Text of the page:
“A human rights disaster”: S. Korean civic groups demand government halt creation of AI facial ID and tracking system

Posted on : 2021-11-10 16:48 KST Modified on : 2021-11-10 16:48 KST
The Hankyoreh reported on Oct. 21 that the government had given a private-sector company more than 170 million facial photographs of Koreans and foreign nationals obtained in the immigration screening process to train its AI
Participants speak at a Tuesday press conference held in Jongno, Seoul, organized by the PSPD Public Interest Legal Center, MINBYUN’s Digital Information Committee, the Institute for Digital Rights, along with other civic groups, calling on the South Korean government to immediately halt its construction of an AI facial ID and tracking system. (Kim Tae-hyeong/The Hankyoreh)
Participants speak at a Tuesday press conference held in Jongno, Seoul, organized by the PSPD Public Interest Legal Center, MINBYUN’s Digital Information Committee, the Institute for Digital Rights, along with other civic groups, calling on the South Korean government to immediately halt its construction of an AI facial ID and tracking system. (Kim Tae-hyeong/The Hankyoreh)

The artificial intelligence identification and tracking system that the South Korean Ministry of Justice and the Ministry of Science and ICT are seeking to develop using facial photographs of Koreans and non-Koreans represents an “unprecedented violation of people’s information rights,” say critics in civil society.

Groups including People’s Solidarity for Participatory Democracy (PSPD) and MINBYUN-Lawyers for a Democratic Society are calling for the project to be immediately halted and are requesting to meet with the head of the Ministry of Justice.

The PSPD Public Interest Legal Center, MINBYUN’s Digital Information Committee, and the Institute for Digital Rights were among six civic groups that held a press conference about the issue at the PSPD headquarters, in Seoul’s Jongno District, on Tuesday.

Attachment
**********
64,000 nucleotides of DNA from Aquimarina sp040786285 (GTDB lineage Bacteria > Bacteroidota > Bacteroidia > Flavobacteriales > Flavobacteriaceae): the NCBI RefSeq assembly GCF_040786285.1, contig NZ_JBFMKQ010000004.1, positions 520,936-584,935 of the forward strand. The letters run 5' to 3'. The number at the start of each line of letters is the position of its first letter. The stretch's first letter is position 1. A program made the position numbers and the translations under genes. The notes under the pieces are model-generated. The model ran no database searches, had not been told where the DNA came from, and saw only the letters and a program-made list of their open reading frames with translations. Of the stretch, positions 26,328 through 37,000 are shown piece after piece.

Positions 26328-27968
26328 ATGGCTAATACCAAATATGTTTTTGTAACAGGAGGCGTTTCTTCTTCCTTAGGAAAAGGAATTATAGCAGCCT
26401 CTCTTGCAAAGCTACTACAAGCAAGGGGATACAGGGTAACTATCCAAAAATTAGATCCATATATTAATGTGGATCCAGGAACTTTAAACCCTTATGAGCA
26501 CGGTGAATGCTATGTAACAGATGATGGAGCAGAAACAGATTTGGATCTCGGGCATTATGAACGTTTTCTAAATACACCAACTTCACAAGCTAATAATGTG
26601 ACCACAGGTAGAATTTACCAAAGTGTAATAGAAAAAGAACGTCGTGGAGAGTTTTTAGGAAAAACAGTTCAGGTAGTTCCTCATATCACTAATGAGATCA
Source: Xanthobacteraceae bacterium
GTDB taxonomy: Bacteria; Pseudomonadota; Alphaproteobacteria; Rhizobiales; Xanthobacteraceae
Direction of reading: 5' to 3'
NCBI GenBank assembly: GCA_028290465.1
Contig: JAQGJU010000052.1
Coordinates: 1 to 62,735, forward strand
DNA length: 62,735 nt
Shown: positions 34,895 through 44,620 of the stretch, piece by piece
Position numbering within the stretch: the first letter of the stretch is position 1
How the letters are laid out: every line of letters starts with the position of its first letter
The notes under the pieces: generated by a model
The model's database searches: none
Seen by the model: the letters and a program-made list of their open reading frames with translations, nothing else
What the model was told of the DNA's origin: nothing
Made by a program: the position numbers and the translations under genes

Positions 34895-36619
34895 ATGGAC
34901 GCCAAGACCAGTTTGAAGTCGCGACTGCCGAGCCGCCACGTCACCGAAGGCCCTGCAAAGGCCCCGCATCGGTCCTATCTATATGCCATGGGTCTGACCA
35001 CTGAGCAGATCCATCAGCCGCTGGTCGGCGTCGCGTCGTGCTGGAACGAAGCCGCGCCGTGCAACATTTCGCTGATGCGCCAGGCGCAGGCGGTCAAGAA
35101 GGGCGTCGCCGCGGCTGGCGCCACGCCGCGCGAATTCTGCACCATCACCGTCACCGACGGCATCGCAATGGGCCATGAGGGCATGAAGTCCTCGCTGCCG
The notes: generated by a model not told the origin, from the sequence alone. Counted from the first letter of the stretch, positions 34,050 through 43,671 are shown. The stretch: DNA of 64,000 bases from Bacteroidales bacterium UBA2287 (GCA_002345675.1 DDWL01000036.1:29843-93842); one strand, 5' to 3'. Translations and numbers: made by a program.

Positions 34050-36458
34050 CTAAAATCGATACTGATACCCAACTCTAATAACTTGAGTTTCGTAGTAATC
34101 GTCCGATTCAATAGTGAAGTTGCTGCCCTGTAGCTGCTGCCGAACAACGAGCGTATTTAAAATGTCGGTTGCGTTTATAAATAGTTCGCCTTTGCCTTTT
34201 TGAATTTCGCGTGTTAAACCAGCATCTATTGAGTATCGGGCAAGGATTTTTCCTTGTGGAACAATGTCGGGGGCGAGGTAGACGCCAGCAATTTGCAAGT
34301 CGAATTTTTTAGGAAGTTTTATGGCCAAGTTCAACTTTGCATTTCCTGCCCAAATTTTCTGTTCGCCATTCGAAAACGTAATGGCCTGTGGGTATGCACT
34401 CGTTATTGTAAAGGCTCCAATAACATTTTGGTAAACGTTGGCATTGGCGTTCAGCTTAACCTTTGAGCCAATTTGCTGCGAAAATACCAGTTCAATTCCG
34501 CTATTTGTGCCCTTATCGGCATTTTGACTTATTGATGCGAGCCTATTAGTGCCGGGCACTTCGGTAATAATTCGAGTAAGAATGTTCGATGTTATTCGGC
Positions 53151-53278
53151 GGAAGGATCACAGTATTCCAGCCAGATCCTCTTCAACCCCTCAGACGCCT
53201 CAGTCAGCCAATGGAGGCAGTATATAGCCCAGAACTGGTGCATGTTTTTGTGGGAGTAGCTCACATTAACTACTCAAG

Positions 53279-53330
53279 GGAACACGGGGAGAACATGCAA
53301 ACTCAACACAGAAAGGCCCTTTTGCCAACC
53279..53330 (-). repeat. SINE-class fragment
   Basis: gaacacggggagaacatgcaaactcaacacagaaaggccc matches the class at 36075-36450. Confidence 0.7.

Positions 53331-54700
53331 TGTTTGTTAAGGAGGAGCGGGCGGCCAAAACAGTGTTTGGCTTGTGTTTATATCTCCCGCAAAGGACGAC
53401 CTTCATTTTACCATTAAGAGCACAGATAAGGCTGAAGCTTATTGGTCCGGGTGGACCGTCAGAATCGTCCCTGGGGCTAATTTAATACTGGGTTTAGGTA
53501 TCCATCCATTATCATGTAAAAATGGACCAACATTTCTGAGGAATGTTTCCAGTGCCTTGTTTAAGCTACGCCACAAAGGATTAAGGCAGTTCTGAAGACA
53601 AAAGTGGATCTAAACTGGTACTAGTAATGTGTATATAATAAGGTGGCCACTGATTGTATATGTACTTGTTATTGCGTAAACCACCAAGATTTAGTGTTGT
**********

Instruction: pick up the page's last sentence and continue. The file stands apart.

“The project to build an AI identification and tracking system should be immediately halted for violating the Personal Information Protection Act and international human rights norms,” the groups said during the press conference.

Korea’s Ministry of Justice and Ministry of Science and ICT have been building the AI identification and tracking system since 2019 with the goal of setting up an AI facial recognition system for use in airport immigration control. After the Hankyoreh reported on Oct. 21 that the government had given a private-sector company more than 170 million facial photographs of Koreans and foreign nationals to train its AI, there has been an outcry about the government’s infringement on privacy rights.

These civic groups have described the project as a “shocking human rights disaster.”

“Facial information and other biometric data aren’t easily altered and are unique to the individuals concerned. If this data were to be leaked, it would constitute a devastating infringement upon their privacy. It’s unheard of for state organizations — whose duty it is to manage and control facial recognition technology — to hand over biometric information collected for public purposes to a private-sector company for the development of technology,” these groups said during the press conference.

Participants speak at a Tuesday press conference held in Jongno, Seoul, organized by the PSPD Public Interest Legal Center, MINBYUN’s Digital Information Committee, the Institute for Digital Rights, along with other civic groups, calling on the South Korean government to immediately halt its construction of an AI facial ID and tracking system. (Kim Tae-hyeong/The Hankyoreh)
Participants speak at a Tuesday press conference held in Jongno, Seoul, organized by the PSPD Public Interest Legal Center, MINBYUN’s Digital Information Committee, the Institute for Digital Rights, along with other civic groups, calling on the South Korean government to immediately halt its construction of an AI facial ID and tracking system. (Kim Tae-hyeong/The Hankyoreh)

The groups gave the Ministry of Justice an official request for a meeting with Justice Minister Park Beom-kye on Tuesday and said that Park must present a course of action to end the project. While Park said during a parliamentary audit of the ministry last month that “the project would be conducted at a minimum level to ensure personal information is not abused,” he has not expressed any intent to cancel the project.

“The US and the EU view AI facial recognition as a dangerous technology and have recently been developing measures to regulate remote monitoring systems that make use of biometric information. Civil society is waiting to hear a responsible answer from the Ministry of Justice that includes halting the project [to build] the AI identification and tracking system and the development of follow-up measures,” the groups said in their message to the Ministry.

By Cheon Ho-sung, staff reporter

Please direct questions or comments to [english@hani.co.kr]

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